SAN DIEGO — Many have called the comic book series “Watchmen” unfilmable. With the exclusive footage Comic-con attendees were shown at Friday’s event, director Zack Snyder (“300”) is proving otherwise.

Snyder said that when Warner Bros.  approached him about making a “Watchmen” movie as he wrapped production on “300,” he was initially hesitant, but he realized that if he refused the movie, it would pass on to another director who might not create a good translation of the novel.

“If the movie for whatever reason didn’t turn out, it still would have been my fault,” Snyder said of his decision to make the film, which will be released March 6, 2009.

Previous tries by directors such as Terry Gilliam, Darren Aronofsky and Paul Greengrass came up empty as they tried to recreate the world of “Watchmen” in modern times using current political tensions, but Snyder tried to stay as true to the original as a two-and-a-half-hour movie can to a 416 page graphic novel.

“Making a movie about the war on terror and [modern politics] seemed really wrong in a lot of ways to me,” said Snyder. “It’s cooler if people go, ‘Oh hey, this makes me think,’ instead of me telling people what to think.”

“Watchmen” is the only graphic novel to be listed on Time Magazine’s 2005 list of “the 100 best English-language novels from 1923 to the present.” It tells the intertwined stories of a group of unwanted superheroes; Rorschach, The Comedian, Dr. Manhattan, Ozymandias, Silk Spectre I and II, and Night Owl II, from their numerous perspectives throughout various time periods. “Watchmen” dates itself as it is set in an alternative future where the United States won the Vietnam War (thanks to Dr. Manhattan), and Nixon is serving his fifth term as president.

Snyder acknowledged that while the movie will remain similar to the comic series in many ways, some aspects of the “Watchmen” world will have to be changed for the sake of length.

“You’re going to end up with some stuff that’s not in [the original story], but that’s just how it is,” Snyder said.

More important than the segments that might have been cut are the subtle parts of “Watchmen” that Snyder left in. While cavalier directors may have considered getting rid of character development for the sake of large action scenes, Snyder said that he left out a lot of the big blockbuster action attractions in order to have more of the story elements.

The four minute montage of clips that Snyder presented exclusively to the audience showed evidence of his attention to detail. The scene in which Rorschach discovers that the murdered Edward Blake was in fact the Comedian includes a brief shot of a photograph of Laurie Juspeczyk, a connection to later events in the Watchmen storyline. A light bulb flashes and Sally Jupiter rubs her eyes as she stands in her Silk Spectre outfit in a scene that matches frame for frame with the graphic novel. A Vietnamese woman slashes the Comedian’s face with a broken bottle in a scene that reveals just how cruel the Comedian had been in his life. All of these clips are of events small enough that they could have been cut, but significant enough to diehard fans like Snyder that they weren’t.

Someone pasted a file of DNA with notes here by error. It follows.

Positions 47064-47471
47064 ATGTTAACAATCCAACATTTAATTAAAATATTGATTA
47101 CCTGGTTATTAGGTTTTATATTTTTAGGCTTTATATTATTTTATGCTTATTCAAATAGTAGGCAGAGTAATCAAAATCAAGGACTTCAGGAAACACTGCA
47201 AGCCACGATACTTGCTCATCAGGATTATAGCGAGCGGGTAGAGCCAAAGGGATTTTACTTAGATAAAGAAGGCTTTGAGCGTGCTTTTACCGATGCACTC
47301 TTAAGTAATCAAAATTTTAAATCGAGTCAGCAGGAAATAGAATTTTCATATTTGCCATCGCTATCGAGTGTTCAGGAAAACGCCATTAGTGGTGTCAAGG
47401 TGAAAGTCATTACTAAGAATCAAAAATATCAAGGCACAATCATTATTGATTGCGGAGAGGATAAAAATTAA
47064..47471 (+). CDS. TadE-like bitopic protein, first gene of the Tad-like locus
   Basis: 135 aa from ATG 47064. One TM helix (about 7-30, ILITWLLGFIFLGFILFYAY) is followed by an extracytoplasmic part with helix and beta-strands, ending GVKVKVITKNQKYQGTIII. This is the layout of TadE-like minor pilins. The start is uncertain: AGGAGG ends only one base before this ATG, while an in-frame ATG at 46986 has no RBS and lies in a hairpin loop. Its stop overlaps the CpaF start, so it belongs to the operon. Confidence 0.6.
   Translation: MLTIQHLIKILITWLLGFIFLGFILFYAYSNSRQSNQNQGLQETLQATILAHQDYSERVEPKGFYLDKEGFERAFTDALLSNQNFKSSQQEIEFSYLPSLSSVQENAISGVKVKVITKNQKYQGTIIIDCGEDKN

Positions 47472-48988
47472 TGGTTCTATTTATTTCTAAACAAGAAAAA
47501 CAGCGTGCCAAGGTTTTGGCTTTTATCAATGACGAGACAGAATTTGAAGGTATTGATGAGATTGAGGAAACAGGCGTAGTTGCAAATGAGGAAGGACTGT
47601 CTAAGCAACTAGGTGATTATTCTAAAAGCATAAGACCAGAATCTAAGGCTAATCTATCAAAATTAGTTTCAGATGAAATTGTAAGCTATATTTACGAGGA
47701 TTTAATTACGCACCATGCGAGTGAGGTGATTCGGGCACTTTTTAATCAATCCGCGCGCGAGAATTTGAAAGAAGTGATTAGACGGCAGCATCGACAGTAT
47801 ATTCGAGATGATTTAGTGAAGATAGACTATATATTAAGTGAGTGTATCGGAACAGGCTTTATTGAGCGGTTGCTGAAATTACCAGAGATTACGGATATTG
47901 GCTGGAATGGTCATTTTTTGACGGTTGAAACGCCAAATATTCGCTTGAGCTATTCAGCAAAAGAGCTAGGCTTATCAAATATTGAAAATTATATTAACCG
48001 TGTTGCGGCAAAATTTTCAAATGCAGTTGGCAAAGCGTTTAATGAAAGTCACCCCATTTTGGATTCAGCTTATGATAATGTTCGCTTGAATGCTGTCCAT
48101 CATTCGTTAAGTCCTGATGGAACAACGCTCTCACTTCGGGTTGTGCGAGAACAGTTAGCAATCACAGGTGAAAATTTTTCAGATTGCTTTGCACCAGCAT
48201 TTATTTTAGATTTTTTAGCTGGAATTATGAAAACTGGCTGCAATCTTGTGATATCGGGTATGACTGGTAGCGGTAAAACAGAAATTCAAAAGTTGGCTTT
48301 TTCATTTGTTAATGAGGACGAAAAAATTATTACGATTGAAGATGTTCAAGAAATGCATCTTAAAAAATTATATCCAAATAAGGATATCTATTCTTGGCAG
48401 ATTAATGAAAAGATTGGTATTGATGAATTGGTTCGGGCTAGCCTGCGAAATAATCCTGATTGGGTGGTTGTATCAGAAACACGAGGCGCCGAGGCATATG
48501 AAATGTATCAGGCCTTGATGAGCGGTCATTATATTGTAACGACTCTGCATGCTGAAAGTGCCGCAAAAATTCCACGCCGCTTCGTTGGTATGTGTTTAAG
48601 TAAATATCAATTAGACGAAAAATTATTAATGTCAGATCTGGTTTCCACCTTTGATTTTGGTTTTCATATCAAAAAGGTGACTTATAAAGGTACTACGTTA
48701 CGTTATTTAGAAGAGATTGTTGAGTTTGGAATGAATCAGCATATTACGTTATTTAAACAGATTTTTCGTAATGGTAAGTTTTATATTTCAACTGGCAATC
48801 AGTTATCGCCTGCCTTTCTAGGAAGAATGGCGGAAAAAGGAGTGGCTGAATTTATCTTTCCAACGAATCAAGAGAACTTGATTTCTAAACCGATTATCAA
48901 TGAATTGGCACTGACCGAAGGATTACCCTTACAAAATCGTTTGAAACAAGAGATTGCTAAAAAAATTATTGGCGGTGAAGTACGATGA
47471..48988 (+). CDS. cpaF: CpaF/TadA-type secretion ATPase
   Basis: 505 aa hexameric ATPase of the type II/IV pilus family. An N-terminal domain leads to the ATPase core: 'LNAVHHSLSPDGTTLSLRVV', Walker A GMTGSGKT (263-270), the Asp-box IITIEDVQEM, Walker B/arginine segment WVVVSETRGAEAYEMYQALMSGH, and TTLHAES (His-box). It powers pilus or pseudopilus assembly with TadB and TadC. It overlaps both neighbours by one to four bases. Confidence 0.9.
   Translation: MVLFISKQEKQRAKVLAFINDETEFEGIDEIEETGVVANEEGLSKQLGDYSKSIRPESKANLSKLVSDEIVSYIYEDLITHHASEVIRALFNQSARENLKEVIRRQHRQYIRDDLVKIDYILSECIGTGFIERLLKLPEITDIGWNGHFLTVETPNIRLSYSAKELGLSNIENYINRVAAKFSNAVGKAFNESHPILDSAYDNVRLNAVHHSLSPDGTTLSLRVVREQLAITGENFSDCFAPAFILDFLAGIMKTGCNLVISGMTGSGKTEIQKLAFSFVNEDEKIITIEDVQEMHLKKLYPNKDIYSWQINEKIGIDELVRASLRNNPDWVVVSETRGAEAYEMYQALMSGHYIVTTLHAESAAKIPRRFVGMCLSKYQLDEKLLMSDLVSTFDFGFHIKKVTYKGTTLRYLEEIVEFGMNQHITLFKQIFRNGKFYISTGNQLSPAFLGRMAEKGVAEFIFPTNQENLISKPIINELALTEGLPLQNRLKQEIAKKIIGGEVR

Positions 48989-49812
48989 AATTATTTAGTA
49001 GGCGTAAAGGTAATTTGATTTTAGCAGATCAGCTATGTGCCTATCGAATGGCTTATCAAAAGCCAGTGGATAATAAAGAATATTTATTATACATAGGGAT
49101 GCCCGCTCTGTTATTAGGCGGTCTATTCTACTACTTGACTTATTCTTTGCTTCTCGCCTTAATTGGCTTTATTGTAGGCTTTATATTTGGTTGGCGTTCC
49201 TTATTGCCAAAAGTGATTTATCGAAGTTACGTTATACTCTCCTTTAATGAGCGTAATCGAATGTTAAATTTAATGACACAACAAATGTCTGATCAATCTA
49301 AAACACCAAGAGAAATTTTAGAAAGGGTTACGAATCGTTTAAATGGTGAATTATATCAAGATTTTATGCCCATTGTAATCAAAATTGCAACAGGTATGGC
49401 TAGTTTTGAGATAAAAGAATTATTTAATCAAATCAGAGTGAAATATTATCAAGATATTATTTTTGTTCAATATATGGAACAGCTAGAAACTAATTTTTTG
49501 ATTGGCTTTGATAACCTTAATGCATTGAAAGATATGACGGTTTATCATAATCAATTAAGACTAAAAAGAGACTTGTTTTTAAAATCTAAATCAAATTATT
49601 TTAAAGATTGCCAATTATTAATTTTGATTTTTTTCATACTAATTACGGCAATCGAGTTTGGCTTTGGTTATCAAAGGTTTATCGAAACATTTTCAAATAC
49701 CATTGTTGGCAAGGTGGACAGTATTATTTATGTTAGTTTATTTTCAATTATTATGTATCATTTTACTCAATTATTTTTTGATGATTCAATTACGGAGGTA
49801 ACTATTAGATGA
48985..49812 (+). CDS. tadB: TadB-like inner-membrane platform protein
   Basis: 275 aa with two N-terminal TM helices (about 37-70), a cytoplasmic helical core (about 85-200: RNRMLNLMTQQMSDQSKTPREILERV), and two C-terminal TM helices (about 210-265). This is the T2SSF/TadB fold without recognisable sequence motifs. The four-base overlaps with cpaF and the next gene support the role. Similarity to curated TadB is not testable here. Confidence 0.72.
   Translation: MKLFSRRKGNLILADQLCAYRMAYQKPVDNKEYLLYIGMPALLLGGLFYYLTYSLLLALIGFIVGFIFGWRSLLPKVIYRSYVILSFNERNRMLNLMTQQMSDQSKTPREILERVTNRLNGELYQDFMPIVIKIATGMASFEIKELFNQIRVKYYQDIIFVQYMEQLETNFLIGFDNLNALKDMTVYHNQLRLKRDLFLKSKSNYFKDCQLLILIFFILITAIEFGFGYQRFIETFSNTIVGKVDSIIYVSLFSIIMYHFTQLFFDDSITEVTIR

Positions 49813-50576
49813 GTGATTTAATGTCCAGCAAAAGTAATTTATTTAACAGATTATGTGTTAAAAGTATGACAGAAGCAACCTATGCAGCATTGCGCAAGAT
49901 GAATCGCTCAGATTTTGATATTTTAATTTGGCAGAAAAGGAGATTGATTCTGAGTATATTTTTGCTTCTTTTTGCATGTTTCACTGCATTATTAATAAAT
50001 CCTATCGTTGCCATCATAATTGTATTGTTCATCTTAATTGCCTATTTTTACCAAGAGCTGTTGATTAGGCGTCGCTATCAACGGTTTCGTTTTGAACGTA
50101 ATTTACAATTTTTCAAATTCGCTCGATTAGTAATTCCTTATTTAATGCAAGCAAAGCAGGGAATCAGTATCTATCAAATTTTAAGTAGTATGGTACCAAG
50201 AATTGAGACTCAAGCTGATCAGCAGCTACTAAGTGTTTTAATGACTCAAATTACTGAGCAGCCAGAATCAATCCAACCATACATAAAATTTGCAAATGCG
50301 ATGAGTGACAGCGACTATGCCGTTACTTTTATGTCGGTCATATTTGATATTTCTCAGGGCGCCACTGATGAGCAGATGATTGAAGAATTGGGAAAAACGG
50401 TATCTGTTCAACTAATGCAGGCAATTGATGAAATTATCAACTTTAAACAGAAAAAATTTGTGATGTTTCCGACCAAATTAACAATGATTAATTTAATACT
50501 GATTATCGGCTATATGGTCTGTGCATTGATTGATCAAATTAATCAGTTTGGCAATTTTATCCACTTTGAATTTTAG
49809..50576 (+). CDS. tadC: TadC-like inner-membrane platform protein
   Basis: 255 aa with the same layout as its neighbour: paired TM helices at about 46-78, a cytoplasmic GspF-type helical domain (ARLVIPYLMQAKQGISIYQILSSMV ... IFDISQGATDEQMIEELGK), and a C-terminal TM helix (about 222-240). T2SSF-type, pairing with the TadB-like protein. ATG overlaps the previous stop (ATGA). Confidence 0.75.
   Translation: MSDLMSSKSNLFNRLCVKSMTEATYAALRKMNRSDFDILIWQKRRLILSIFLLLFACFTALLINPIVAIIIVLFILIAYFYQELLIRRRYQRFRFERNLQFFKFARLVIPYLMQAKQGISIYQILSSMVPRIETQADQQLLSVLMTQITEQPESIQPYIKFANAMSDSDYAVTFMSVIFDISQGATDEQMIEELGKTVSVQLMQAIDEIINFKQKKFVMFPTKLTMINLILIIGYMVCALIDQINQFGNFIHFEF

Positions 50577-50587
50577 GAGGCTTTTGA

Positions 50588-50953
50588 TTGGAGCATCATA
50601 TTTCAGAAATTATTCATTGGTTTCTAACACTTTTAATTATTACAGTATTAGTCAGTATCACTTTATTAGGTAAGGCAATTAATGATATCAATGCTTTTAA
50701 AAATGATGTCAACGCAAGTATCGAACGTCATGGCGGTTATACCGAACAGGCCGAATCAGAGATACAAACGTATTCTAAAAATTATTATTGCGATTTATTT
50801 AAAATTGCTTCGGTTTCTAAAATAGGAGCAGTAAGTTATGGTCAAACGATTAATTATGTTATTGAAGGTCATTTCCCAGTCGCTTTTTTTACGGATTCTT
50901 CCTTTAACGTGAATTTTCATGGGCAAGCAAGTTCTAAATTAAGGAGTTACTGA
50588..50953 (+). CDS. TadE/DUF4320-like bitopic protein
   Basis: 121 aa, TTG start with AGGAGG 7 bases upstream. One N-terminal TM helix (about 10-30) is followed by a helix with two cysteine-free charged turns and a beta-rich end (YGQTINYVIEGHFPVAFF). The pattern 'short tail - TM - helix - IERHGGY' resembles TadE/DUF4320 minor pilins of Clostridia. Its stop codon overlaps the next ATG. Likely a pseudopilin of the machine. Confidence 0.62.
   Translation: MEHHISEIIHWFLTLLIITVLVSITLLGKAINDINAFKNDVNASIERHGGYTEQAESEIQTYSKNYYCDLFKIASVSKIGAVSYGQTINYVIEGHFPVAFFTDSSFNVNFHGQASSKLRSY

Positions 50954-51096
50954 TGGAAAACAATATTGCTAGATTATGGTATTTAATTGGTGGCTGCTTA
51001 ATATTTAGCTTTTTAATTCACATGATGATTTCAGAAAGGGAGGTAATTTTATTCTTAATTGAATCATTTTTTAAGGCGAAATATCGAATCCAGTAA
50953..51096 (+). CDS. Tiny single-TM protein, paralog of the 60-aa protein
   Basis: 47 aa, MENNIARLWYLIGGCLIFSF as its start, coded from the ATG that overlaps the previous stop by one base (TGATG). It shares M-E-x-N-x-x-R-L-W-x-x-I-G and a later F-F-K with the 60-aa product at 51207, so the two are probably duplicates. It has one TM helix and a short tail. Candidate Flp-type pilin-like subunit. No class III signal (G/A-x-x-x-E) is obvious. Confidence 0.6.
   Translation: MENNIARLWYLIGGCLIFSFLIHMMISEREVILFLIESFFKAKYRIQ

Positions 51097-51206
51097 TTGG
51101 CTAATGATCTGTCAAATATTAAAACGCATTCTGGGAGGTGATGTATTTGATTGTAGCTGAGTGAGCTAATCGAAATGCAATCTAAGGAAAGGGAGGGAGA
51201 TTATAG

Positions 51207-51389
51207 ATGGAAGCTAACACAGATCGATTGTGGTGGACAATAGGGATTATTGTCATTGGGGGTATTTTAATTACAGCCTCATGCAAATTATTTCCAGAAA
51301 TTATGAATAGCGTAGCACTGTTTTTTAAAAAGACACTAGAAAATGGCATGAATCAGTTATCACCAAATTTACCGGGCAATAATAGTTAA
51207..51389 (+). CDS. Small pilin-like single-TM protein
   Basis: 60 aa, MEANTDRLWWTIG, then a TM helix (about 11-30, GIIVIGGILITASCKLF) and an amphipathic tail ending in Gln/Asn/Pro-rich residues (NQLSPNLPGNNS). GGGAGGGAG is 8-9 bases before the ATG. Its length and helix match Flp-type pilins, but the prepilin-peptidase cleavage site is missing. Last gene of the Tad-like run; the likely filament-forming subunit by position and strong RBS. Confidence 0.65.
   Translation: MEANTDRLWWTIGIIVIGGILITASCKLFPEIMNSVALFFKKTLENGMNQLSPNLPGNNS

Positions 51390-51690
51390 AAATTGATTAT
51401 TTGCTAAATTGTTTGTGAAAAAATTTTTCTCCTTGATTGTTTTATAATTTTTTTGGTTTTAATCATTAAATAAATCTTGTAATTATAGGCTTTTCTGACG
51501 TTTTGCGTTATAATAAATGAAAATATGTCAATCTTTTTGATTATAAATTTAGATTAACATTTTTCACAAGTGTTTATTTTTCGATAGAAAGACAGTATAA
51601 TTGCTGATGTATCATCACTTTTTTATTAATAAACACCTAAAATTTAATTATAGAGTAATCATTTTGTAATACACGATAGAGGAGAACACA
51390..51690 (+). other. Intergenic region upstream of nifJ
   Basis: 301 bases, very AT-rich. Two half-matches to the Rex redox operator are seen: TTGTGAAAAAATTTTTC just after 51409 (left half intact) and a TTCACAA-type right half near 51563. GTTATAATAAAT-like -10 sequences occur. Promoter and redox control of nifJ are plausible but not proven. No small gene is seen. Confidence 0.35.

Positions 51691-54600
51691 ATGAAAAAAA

Even a shot of Dollar Bill lying dead after he got his cape caught in a revolving door surrounded by police was in the series of clips, and that was a scene that had only been mentioned in the supplemental material included in the novel compilation of the series.

Snyder said that he was especially proud of how his actors absorbed the mythology of “Watchmen” and how well they kept their characters consistent with the book.

The actor who had the most difficult time slipping into character was Billy Crudup (“The Good Shepherd”), who is playing the omniscient, blue, and completely computer generated Jon Osterman (superhero alias Dr. Manhattan). Instead of a costume, Crudup had to wear a skin-tight suit with motion sensors covering it so that a computer could capture his movements and make them Dr. Manhattan’s. He said that it took weeks before costar Malin Akerman (“27 Dresses”), who plays Manhattan’s love interest Laurie Juspeczyk (superhero alias Silk Spectre II) to look at him without bursting out laughing.

“I wasn’t the only one,” Akerman said in her defense.

“Dr. Manhattan is like nothing I have a frame of reference for,” said Crudup. “How do you play [Dr. Manhattan] while you’re a five-foot-nine, 40 year old jackass playing dress up?”

“Changing my molecules … that’s stuff they don’t teach you in drama school,” he said.

Jackie Earle Haley (“Semi-Pro”), playing Walter Kovacs (superhero alias Rorschach), said that he learned the most about his character not from the comic book but from the blogs where fans discussed Rorschach’s intricate and nihilistic character.

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